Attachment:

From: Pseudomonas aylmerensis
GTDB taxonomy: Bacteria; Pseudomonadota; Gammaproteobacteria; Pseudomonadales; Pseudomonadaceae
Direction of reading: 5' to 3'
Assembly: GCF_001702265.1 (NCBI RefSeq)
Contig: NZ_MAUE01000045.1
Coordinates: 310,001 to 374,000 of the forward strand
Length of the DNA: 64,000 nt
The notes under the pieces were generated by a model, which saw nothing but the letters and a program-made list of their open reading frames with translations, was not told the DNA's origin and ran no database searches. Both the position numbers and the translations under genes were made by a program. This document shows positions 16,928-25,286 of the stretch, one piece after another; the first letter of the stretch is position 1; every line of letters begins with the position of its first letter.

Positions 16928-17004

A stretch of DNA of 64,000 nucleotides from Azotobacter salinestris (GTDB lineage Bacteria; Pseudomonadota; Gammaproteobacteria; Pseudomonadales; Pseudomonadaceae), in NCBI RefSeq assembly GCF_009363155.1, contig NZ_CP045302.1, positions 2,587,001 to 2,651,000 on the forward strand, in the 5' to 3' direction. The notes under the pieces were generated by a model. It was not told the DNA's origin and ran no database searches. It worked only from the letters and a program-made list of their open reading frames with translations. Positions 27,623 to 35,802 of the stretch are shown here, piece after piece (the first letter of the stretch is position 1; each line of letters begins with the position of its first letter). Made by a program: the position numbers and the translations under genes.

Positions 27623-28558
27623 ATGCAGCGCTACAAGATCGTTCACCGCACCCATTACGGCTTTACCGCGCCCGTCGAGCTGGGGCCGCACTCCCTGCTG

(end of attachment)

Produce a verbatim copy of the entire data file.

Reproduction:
From: Pseudomonas aylmerensis
GTDB taxonomy: Bacteria; Pseudomonadota; Gammaproteobacteria; Pseudomonadales; Pseudomonadaceae
Direction of reading: 5' to 3'
Assembly: GCF_001702265.1 (NCBI RefSeq)
Contig: NZ_MAUE01000045.1
Coordinates: 310,001 to 374,000 of the forward strand
Length of the DNA: 64,000 nt
The notes under the pieces were generated by a model, which saw nothing but the letters and a program-made list of their open reading frames with translations, was not told the DNA's origin and ran no database searches. Both the position numbers and the translations under genes were made by a program. This document shows positions 16,928-25,286 of the stretch, one piece after another; the first letter of the stretch is position 1; every line of letters begins with the position of its first letter.

Positions 16928-17004

A stretch of DNA of 64,000 nucleotides from Azotobacter salinestris (GTDB lineage Bacteria; Pseudomonadota; Gammaproteobacteria; Pseudomonadales; Pseudomonadaceae), in NCBI RefSeq assembly GCF_009363155.1, contig NZ_CP045302.1, positions 2,587,001 to 2,651,000 on the forward strand, in the 5' to 3' direction. The notes under the pieces were generated by a model. It was not told the DNA's origin and ran no database searches. It worked only from the letters and a program-made list of their open reading frames with translations. Positions 27,623 to 35,802 of the stretch are shown here, piece after piece (the first letter of the stretch is position 1; each line of letters begins with the position of its first letter). Made by a program: the position numbers and the translations under genes.

Positions 27623-28558
27623 ATGCAGCGCTACAAGATCGTTCACCGCACCCATTACGGCTTTACCGCGCCCGTCGAGCTGGGGCCGCACTCCCTGCTG